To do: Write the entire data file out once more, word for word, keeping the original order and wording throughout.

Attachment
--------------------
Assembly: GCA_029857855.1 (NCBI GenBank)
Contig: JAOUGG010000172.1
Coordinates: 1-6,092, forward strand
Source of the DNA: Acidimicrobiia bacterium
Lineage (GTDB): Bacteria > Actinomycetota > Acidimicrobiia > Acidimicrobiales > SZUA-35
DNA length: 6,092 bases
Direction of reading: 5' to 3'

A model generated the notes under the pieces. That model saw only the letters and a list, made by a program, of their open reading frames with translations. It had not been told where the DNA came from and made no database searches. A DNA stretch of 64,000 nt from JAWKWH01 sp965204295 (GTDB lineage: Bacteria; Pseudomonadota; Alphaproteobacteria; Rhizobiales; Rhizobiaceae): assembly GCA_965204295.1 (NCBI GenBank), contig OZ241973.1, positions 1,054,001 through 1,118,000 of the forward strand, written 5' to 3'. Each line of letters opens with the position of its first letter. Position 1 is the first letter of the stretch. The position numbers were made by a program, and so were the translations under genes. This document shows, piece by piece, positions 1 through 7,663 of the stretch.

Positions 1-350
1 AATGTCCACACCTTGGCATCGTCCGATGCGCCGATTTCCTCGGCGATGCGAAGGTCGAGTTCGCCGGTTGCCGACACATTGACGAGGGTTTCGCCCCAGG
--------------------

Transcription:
Assembly: GCA_029857855.1 (NCBI GenBank)
Contig: JAOUGG010000172.1
Coordinates: 1-6,092, forward strand
Source of the DNA: Acidimicrobiia bacterium
Lineage (GTDB): Bacteria > Actinomycetota > Acidimicrobiia > Acidimicrobiales > SZUA-35
DNA length: 6,092 bases
Direction of reading: 5' to 3'

A model generated the notes under the pieces. That model saw only the letters and a list, made by a program, of their open reading frames with translations. It had not been told where the DNA came from and made no database searches. A DNA stretch of 64,000 nt from JAWKWH01 sp965204295 (GTDB lineage: Bacteria; Pseudomonadota; Alphaproteobacteria; Rhizobiales; Rhizobiaceae): assembly GCA_965204295.1 (NCBI GenBank), contig OZ241973.1, positions 1,054,001 through 1,118,000 of the forward strand, written 5' to 3'. Each line of letters opens with the position of its first letter. Position 1 is the first letter of the stretch. The position numbers were made by a program, and so were the translations under genes. This document shows, piece by piece, positions 1 through 7,663 of the stretch.

Positions 1-350
1 AATGTCCACACCTTGGCATCGTCCGATGCGCCGATTTCCTCGGCGATGCGAAGGTCGAGTTCGCCGGTTGCCGACACATTGACGAGGGTTTCGCCCCAGG